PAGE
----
Neoregelia Bromeliads in Full Sun? Growing Tips.

Dew covered lemongrass leaves arch over neoregelia "tequila".

The short answer is "not always".  Neoregelias are known among gardeners to be "full sun" bromeliads and are often marketed as some of the few bromeliads that can truly take the scalding light of a Florida summer. 

Which is true... but not in all situations.  Research and anecdotal evidence from forums and experienced bloggers is giving me a different view, along with some exceptions.  

Neoregelias can thrive in full sun unless:

They're in Strong Mixed Light
Mixed light is the type that you get against buildings or walls, where there is deep shade for much of the day, and full direct sunlight for the rest of the day.  This is likely to cause scorching since they get used to the acute angle of the sun in cooler months and its abundant shading, only to be shocked by burning sun in summer when the sun beats down from overhead.  

The Nights aren't Cool Enough
Specifically, when nighttime temperatures stay hot, the color bleaching is more pronounced.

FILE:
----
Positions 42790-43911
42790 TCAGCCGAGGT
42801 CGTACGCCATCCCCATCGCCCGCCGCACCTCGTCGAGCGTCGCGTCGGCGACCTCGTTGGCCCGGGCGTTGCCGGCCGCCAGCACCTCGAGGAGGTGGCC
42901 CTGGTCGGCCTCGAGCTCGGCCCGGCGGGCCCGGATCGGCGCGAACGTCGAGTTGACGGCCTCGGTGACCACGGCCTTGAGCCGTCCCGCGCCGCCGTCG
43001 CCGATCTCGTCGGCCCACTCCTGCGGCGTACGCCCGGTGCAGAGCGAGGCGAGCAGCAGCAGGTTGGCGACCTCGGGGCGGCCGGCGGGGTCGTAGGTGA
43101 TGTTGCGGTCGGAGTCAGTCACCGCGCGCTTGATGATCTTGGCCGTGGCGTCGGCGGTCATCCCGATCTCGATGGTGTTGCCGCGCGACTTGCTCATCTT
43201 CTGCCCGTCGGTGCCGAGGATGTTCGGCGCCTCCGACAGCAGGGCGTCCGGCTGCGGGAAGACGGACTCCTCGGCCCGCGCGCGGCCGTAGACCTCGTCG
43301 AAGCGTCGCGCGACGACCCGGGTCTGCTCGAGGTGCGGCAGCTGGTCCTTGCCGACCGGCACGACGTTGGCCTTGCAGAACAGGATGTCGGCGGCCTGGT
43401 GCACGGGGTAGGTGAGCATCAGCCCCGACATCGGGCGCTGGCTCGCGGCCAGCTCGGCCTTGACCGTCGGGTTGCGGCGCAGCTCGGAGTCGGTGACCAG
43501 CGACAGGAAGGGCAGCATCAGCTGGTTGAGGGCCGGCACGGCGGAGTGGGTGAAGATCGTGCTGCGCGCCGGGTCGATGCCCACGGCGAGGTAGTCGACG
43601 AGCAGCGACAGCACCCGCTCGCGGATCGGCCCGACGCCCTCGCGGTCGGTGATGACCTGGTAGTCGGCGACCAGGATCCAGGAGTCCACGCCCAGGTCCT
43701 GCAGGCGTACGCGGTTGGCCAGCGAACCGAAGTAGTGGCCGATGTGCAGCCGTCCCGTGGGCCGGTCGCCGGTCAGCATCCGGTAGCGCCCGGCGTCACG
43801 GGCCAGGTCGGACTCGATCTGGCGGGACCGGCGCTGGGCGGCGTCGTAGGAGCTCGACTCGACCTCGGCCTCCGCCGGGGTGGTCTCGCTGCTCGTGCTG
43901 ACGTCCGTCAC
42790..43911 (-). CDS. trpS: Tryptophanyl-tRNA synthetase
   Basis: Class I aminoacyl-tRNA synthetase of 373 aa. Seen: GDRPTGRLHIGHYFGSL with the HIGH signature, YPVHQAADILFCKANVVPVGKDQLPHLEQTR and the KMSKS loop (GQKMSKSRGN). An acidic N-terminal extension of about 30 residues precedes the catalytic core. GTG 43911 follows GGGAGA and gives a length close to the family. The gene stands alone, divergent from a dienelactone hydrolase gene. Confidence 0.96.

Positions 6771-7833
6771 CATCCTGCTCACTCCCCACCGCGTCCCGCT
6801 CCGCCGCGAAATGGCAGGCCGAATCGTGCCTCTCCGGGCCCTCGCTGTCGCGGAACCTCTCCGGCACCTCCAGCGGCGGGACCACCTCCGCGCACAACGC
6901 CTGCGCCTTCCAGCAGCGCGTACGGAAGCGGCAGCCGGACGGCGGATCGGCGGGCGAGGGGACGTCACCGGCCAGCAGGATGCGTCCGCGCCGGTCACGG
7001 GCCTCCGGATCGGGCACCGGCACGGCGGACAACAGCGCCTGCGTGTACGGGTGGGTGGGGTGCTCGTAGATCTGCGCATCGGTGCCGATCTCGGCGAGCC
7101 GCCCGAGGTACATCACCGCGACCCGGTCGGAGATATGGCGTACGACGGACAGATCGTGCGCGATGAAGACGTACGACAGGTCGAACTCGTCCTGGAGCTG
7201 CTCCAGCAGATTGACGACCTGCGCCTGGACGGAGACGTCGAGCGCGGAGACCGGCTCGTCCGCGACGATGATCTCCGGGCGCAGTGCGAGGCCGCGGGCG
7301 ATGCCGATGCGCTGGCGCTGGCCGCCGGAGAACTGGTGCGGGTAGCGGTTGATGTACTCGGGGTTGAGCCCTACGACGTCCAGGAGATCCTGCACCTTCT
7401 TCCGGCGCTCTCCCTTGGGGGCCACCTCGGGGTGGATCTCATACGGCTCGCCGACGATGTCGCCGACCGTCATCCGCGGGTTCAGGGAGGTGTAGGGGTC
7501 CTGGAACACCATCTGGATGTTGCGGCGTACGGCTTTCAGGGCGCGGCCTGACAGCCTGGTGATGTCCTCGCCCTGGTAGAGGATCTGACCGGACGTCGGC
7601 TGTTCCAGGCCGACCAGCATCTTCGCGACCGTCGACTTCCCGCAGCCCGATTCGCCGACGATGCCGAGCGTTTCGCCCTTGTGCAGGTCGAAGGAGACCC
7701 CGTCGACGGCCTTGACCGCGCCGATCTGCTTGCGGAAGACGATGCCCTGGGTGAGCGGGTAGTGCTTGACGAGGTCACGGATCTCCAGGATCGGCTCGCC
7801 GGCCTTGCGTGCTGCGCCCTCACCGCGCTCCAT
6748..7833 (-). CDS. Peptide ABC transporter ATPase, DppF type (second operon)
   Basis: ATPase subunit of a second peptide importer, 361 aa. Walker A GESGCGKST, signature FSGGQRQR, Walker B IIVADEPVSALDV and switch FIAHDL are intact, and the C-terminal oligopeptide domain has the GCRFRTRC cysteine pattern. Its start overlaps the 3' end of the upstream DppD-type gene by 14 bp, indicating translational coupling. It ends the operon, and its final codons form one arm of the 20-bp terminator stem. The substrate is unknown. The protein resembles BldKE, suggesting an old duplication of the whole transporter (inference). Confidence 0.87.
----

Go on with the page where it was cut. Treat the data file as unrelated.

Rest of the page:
According to the publication: Bromeliads: A Cultural Manual by Bromeliad Society International, 
"The lower range of nighttime temperatures may help bring out leaf colors and markings, especially with neoregelias."
I recently sent some pups of a bilbergia hybrid, neoregelia mottles, dyckia frigida and a quesnelia to Danger Garden, based in Portland Oregon.  Here in Florida the coloration was faded or nonexistent in full sun and bright light, but judging by her photos they are coloring up brighter than I have ever seen, no doubt thanks to Oregon's cooler nights.

They're in a Heat Trap